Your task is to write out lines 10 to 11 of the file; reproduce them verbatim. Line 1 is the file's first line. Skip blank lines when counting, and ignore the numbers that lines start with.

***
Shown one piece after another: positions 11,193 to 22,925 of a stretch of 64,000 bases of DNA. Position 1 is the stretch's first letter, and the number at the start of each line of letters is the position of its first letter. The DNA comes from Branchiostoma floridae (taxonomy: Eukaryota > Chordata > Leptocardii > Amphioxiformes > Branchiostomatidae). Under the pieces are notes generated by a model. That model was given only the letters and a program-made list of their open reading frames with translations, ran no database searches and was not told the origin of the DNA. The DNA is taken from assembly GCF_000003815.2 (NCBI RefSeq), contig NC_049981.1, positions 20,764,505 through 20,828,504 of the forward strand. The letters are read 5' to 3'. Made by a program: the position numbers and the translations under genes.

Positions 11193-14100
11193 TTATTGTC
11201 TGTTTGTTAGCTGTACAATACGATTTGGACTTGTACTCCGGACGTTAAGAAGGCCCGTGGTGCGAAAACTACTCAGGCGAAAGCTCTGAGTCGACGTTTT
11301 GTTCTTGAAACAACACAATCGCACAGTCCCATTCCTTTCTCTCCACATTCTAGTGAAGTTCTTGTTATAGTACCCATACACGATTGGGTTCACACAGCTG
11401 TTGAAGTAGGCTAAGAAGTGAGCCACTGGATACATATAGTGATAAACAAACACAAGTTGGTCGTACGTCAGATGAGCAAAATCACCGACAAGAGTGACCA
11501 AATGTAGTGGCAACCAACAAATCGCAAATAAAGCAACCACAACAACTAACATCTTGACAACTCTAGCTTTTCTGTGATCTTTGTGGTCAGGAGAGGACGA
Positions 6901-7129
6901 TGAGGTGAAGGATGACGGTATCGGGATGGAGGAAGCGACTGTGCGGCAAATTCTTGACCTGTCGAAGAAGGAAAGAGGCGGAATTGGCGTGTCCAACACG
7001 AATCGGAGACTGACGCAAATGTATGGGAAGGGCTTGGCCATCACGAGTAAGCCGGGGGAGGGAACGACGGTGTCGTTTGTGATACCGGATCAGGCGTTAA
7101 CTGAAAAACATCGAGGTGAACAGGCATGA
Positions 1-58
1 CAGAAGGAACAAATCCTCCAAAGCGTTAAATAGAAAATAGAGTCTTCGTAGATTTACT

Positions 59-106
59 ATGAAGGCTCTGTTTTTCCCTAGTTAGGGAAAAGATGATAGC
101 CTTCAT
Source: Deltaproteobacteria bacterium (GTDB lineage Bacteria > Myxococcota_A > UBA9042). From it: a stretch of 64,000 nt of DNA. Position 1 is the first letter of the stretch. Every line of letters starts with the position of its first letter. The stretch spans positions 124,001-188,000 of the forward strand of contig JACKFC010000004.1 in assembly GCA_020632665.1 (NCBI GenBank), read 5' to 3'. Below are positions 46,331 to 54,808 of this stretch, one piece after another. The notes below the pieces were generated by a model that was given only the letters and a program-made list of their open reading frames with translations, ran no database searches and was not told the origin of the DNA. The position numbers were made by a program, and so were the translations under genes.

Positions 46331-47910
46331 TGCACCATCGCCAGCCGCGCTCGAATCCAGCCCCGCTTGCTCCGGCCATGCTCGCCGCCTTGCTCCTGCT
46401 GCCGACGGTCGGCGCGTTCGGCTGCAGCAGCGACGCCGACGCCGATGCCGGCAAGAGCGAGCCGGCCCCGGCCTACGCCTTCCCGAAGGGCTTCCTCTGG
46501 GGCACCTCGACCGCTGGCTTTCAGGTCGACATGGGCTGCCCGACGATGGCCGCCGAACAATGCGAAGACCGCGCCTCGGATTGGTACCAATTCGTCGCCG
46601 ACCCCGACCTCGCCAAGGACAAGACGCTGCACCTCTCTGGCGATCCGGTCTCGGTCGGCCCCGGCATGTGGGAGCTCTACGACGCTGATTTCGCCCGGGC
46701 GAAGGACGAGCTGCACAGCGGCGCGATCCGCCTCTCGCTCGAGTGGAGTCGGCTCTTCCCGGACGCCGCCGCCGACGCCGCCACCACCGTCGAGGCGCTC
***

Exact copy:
7001 AATCGGAGACTGACGCAAATGTATGGGAAGGGCTTGGCCATCACGAGTAAGCCGGGGGAGGGAACGACGGTGTCGTTTGTGATACCGGATCAGGCGTTAA
7101 CTGAAAAACATCGAGGTGAACAGGCATGA